Women, LGBTQ+ and gender creative mathematicians


Many advances in the fields of science have been made by those we do not traditionally read and hear about. Does your science curriculum highlight women, people of color and other gender creative people who have or still are making contributions to the field? How do the textbooks or work books discuss anatomy? Gender? Reproduction? How could you make the language of your teaching more trans inclusionary? How could you break down the social constructs of gender and biological sex? If you're in Upper Elementary, how inclusive are your conversations about puberty, hygiene and sexual health?

Women,  LGBTQ+ and gender creative scientists and researchers

Arts and Media

Students are constantly receiving messages are about what is valued and beautiful in our culture. They must see themselves represented in arts and media. This is also an excellent opportunity for students to create work that is meaningful and relevant to them. Arts and media serve as important platforms for social justice work. 

Women, LGBTQ+ and gender creative artists and actresses, TV hosts

History/Social Studies

This is a fantastic area of the curriculum to start weaving in the voices of people of color, LGBTQ+ leaders and other activists. Think about who is telling the story in your history textbooks. Who is left out? What voices aren't being heard? If you are given choices about the people you study or the topics you pick, are your choices reflective of racial, economic and gender diversity?Are you drawing upon the resources in your local community to help tell their stories?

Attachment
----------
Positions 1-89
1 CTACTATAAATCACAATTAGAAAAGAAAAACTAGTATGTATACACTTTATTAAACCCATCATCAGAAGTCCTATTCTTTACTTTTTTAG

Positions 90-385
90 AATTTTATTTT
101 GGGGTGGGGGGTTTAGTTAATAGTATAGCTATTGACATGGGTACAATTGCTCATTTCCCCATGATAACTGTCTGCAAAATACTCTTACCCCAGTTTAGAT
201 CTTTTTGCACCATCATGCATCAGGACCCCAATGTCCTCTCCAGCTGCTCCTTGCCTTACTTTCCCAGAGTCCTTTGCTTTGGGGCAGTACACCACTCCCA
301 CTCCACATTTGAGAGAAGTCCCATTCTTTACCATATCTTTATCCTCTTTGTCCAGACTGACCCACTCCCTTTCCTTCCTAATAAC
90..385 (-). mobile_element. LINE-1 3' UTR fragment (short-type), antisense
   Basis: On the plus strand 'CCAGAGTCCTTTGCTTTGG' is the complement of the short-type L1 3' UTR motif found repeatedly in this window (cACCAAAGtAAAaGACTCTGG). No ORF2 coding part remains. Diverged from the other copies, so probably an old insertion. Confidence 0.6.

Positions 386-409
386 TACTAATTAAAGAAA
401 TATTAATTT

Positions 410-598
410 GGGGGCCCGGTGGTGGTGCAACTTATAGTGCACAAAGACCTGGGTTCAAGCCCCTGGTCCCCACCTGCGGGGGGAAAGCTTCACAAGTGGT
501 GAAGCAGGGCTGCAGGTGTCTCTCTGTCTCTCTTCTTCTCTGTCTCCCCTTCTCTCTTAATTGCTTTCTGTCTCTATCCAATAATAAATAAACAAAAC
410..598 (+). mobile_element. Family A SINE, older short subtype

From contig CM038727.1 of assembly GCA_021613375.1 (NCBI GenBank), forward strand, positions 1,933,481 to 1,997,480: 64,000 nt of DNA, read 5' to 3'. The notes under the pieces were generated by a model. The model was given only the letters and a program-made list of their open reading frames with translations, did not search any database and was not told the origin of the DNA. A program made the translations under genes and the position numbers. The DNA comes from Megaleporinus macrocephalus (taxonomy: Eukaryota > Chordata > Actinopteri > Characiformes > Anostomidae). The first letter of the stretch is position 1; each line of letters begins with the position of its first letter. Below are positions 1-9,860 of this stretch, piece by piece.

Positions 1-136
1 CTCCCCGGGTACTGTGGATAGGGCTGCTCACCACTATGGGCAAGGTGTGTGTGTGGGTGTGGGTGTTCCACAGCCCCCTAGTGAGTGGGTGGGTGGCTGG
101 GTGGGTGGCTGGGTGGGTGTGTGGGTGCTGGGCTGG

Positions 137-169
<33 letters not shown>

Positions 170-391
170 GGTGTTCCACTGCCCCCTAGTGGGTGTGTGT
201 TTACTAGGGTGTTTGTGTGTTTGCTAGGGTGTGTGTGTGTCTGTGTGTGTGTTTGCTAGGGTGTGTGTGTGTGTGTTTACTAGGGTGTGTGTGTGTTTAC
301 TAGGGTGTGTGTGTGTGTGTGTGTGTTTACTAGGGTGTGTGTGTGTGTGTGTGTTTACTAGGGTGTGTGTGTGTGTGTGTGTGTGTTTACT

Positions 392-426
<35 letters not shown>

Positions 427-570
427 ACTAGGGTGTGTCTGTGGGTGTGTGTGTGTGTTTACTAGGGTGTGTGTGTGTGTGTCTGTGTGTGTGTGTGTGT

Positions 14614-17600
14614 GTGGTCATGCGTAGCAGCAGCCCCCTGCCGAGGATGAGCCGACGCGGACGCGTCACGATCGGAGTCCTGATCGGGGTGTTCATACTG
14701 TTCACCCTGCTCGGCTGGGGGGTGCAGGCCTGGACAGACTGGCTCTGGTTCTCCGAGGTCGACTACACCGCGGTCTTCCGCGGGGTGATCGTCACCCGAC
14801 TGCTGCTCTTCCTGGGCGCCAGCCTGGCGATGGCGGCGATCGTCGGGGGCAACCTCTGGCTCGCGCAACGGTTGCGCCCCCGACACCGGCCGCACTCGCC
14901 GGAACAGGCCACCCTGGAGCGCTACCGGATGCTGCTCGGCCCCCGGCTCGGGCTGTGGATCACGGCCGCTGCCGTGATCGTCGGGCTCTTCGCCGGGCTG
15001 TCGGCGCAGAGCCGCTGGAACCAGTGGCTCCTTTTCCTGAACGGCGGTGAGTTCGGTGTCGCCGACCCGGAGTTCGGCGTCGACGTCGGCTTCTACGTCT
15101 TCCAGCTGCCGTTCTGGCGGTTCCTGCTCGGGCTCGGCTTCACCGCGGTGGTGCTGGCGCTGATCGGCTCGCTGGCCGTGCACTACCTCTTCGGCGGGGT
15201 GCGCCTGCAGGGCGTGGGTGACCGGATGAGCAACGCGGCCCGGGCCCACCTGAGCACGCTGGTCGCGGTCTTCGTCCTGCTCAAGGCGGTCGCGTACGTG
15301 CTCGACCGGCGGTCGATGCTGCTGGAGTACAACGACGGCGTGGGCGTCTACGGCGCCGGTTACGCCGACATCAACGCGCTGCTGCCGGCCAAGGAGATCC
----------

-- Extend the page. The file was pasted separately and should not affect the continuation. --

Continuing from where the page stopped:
Women, LGBTQ+ and gender creative current and historical figures


Music is another area in our curriculum uniquely poised to share the voices of many people. Through careful song choice (in different languages, representing different cultures, written and sung by people of all genders) music teachers can curate a vision of the world that mirrors their students. As in all aspects of the curriculum, it is important for students to see how others like them have made positive contributions to our culture. Music is also an excellent opportunity for creative expression. Students writing and performing their own music can share their stories and inspire others. 

Songs about gender and inclusion

***This song contains the word 'damn.'

Physical Education

Many P.E. teachers are already thinking through the complexities of gender. Instead of taking a gender sensitive approach (QUOTE) by thinking about what boys can do and girls can do, I suggest adopting a gender complex approach even to P.E. These teachers are in a unique position to help all of their students master skills and push themselves. Given the nature of single sex sports teams and lockers rooms, they are also intertwined with many of the legal issues facing the trans and gender nonconforming community. They are in a unique position to support and affirm these students and create social change. 

Women, LGBTQ+ and gender creative athletes

Other Resources for LGBTQ+ History

As of this writing, only one state, California, has instituted an LGBTQ+ curriculum (through the FAIR Education Act). It is our hope that in the future issues of social justice, gender and intersections between identities will be discussed in all classrooms. 

Curriculum Guides and Websites